Ready access to early-stage finance, especially seed capital, is a critical factor in a favourable entrepreneurial ecosystem. It is a key factor in deciding whether to become an entrepreneur as well as in deciding the nature of the enterprise to promote. This is especially important for younger and first-generation entrepreneurs. There are two basic types of early stage finance: debt (largely from banks and financial institutions) and equity (from sources such as angels, venture capital funds and private equity funds). While traditional bank financing largely relies on the criteria of adequate collateral and established track record to judge credit-worthiness before disbursement of funds, the equity based sources are less risk averse and restrictive in financing start-ups.
However, as of now, traditional debt based models cover a wider range of entrepreneurial sectors, compared to venture capitalists (VCs) and private equity (PE) funds. Since VCs and PE funds, by and large, are more visible in the knowledge-intensive sectors, it is expected that a combination of novel debt and equity models will spur early-stage finance for first-generation entrepreneurs in the foreseeable future.
National Knowledge Commission of India interviewed various entrepreneurs .The interview results are as follows.
The NKC Study found that a majority of the entrepreneurs interviewed (63%) had actually been self-financed at the start-up stage. In the NKC sample, bank loans accounted for start-up finance for 22% of the entrepreneurs while 9% received loans from state finance corporations. VCs and angels account for the early-stage capital needs of 6% of the entrepreneurs interviewed. Of the entrepreneurs who approached banks, 61% did actually receive bank finance.
On a closer examination of the sources of self-financing, the study found that nearly half of the self-financed entrepreneurs borrowed start-up money from family or friends. Nearly a third of these entrepreneurs invested their own savings into the start-up, while money from an existing family business helped only about one-fifth of the self financed entrepreneurs. This could be a reflection of greater confidence among new entrepreneurs in their own abilities as well as the crucial significance of the socio-cultural support systems of family and friends.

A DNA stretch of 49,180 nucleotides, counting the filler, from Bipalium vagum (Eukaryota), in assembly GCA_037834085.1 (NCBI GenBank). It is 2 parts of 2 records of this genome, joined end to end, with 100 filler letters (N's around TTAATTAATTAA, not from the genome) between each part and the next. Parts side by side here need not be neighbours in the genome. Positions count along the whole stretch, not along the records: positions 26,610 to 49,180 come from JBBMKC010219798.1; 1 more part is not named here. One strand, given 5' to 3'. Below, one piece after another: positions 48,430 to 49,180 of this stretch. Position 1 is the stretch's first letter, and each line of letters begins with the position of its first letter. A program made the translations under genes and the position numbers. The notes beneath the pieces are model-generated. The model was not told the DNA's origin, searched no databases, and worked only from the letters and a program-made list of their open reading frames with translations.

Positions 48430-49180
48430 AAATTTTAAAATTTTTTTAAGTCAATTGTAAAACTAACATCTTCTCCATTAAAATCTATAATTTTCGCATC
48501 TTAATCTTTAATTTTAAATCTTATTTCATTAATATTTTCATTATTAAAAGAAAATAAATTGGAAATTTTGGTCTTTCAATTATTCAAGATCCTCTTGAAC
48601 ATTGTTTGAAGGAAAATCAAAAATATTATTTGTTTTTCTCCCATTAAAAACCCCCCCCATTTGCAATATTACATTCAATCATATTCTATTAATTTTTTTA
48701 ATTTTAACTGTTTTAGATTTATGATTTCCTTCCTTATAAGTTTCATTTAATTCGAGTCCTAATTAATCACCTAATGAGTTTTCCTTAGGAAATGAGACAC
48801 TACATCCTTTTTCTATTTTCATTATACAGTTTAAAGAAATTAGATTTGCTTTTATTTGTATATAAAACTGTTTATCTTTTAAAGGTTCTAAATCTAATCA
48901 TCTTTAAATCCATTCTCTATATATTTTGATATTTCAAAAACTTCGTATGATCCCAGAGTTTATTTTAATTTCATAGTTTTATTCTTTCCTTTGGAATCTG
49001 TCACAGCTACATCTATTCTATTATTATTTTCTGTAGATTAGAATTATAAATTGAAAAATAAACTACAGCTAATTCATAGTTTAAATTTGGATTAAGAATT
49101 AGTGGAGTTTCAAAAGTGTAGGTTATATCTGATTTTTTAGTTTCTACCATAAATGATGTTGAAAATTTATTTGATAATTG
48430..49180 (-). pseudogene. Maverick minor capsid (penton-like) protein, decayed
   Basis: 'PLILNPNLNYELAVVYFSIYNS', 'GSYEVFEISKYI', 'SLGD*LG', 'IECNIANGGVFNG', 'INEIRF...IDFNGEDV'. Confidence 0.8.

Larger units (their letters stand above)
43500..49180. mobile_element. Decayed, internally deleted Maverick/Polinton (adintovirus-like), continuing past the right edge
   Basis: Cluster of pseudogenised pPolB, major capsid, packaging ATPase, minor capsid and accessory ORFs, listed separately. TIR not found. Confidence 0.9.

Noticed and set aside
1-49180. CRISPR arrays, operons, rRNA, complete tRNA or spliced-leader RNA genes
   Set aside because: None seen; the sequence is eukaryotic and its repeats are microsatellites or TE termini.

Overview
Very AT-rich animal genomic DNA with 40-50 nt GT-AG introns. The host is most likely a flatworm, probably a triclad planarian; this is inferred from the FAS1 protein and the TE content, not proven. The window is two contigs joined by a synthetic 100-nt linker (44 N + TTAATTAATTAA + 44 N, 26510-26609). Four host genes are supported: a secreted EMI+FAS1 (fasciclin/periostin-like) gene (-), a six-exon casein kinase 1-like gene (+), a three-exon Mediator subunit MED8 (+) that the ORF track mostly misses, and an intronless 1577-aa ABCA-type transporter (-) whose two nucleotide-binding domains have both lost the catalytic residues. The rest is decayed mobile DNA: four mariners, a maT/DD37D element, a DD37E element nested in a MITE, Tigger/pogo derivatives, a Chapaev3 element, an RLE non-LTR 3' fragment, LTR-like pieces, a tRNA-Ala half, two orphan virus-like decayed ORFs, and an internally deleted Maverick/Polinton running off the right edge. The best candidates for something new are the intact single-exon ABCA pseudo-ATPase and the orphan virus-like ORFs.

Deeper studies says that following is the statistics of the self financed business.
• 47% – Borrowed from 3Fs(Family friends and fools)
• 22% – Family Business
• 31% – Own Savings.
Bank Finance: It was earlier noted that of the entrepreneurs who actually approached banks, 61% did receive some funds from banks. Since most of the entrepreneurs were self-financed (for various reasons), NKC asked the entrepreneurs — in order to understand what they think of bank financing — to rate their perceptions on access to bank loans at the start-up stage and then at the growth stage (on a scale of ‘difficult’, ‘average’ and ‘easy’). From the responses, it is observed that access to early stage finance from banks is perceived to be very difficult at the start-up stage but becomes comparatively easy at the growth stage. Of the entrepreneurs interviewed, 42% said
that it was difficult to obtain finance at the start-up stage, 20% said that it was easy and 38% scored the ease or difficulty of access as ‘average’. However, at the growth stage, it was almost reverse. While the average stayed the same at 38%, 49% found it easy and only 13% found it difficult to access finance at the growth stage. Thus, entrepreneurs believe that the stage of a business influences perceptions of risk on the part of the banks and that a successful track record makes it easier to access bank credit. They said that it is most difficult to access credit from banks for their ventures precisely when they need it the most.
Perception on VC capital..
The interviewed entrepreneurs found it in this way.